A Common-Sense Vacuum

| GA, USA | Bizarre, Extra Stupid

(I am working at a big box retail store that has circulars in the Sunday papers. I don’t work at the customer service desk, but, just happen to be there when the phone rings.)

Me: “[Location], [Store Name].”

Caller: “Yes, I was calling about the vacuum cleaner on the front page of your circular. Is it really 40% off?”

Me: “Let me get that in front of me.”

(I find a circular and see that the 40% off is for the clearance apparel shown just above the picture of the vacuum cleaner.)

Me: “No Ma’am, that 40% off is for clearance apparel.”

Caller: “So, that doesn’t include the vacuum cleaner?”

(As a manager walks by the desk, I say…)

Me: “No, Ma’am, vacuum cleaners are not apparel.”

(My manager stops, gives me a strange look, laughs, shakes his head, and, walks away.)

Not Even Remotely Thinking

| Ruidoso, NM, USA | Extra Stupid, Geography, Tourists/Travel

(I work for a small shop in town. We get a few tourist high points a year. It’s a mountain town with a population of about 8,000. It’s only 20 minutes away from another town and about 45 minutes from a larger city.)

Customer: “How do you people live out here?”

Me: “What? What do you mean?”

Customer: “It’s so… remote.”

Me: “Oh, well, we have everything we need here. Also, there is larger city about 45 minutes away if we need something that we cannot find here. Besides, it’s beautiful here.”

Customer: “But… do you have electricity?”

Me: *looks at all the lights in the store, the electronic cash register and the neon sign outside, the lamp posts outside and the traffic lights* “Yes… yes, we do.”

Customer: “What about plumbing?”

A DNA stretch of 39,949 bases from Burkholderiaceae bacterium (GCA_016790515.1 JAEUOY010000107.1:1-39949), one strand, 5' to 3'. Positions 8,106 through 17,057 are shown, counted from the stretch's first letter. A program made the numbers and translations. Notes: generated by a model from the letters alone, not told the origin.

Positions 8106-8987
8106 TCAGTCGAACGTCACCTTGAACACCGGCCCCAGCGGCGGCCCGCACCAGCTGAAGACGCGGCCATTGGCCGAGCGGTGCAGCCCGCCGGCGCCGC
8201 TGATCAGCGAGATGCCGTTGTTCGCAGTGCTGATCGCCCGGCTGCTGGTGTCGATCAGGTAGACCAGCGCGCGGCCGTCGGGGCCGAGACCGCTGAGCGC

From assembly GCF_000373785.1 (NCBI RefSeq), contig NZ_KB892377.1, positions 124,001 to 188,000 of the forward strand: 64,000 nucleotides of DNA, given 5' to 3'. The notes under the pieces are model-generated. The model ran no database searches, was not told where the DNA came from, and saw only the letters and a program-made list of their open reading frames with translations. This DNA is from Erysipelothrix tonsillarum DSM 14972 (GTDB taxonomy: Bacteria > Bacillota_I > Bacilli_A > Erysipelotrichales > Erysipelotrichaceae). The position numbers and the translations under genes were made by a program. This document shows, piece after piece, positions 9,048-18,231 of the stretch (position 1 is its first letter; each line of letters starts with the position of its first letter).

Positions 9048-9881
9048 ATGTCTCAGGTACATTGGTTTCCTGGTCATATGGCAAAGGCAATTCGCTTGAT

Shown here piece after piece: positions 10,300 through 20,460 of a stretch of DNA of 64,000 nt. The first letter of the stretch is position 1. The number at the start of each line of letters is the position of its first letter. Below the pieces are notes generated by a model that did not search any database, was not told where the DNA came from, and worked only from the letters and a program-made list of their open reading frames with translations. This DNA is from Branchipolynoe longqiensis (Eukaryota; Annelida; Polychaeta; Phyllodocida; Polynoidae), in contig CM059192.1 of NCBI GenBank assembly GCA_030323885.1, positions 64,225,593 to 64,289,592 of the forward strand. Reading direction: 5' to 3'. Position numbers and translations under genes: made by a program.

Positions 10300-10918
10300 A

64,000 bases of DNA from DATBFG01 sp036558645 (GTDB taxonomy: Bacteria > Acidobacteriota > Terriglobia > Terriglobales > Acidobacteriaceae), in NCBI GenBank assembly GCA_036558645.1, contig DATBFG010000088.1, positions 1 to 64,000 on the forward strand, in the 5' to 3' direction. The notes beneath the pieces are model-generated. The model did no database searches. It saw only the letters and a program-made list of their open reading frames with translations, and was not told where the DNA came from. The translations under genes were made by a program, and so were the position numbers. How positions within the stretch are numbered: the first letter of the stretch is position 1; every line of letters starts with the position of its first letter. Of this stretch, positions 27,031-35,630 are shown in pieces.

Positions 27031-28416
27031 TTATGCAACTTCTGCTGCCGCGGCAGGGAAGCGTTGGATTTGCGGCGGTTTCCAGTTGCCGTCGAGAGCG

Me: “Yes…”

Customer: “Are you sure?”

Me: “Positive?”

Customer: “What about [popular and huge hotel]? Do they have lights and toilets?”

Me: “Yes… everywhere here does. Literally, everywhere.”

Customer: “But… it’s so remote. How do they get the lights here?”

Me: “….wires and light poles?”

Customer: “But where do the wires come from?”

Me: “The nearest power station?”

Customer: “What about water?”

Me: “Pipes, and it would come from the nearest water treatment plant, which we have here.”

Customer: “I just don’t understand you people at all.”

Me: “Well, enjoy your stay…”

Customer: “Do the people here have cars?”

Me: “Have you seen cars since you have been here?”

Customer: “Yes.”

Me: “There you go.”

Not A People Person

| KS, USA | Bad Behavior, Language & Words

(I work at a popular retail chain where a new assistant manager is focusing on getting the store and its associates to adhere more strongly to its policies. A customer comes to my computer to pick up an order he had sent from site to store.)

Me: “Alright… looks like it’s here. I just need to get in touch with electronics so they can bring it up.”

Customer: “…it’s not here?”

Me: “It is! We just don’t have room to keep all the site-to-store items at the service desk, so we keep them in the backroom, where electronics brings it up since they’re the closest department to where it’s being kept.”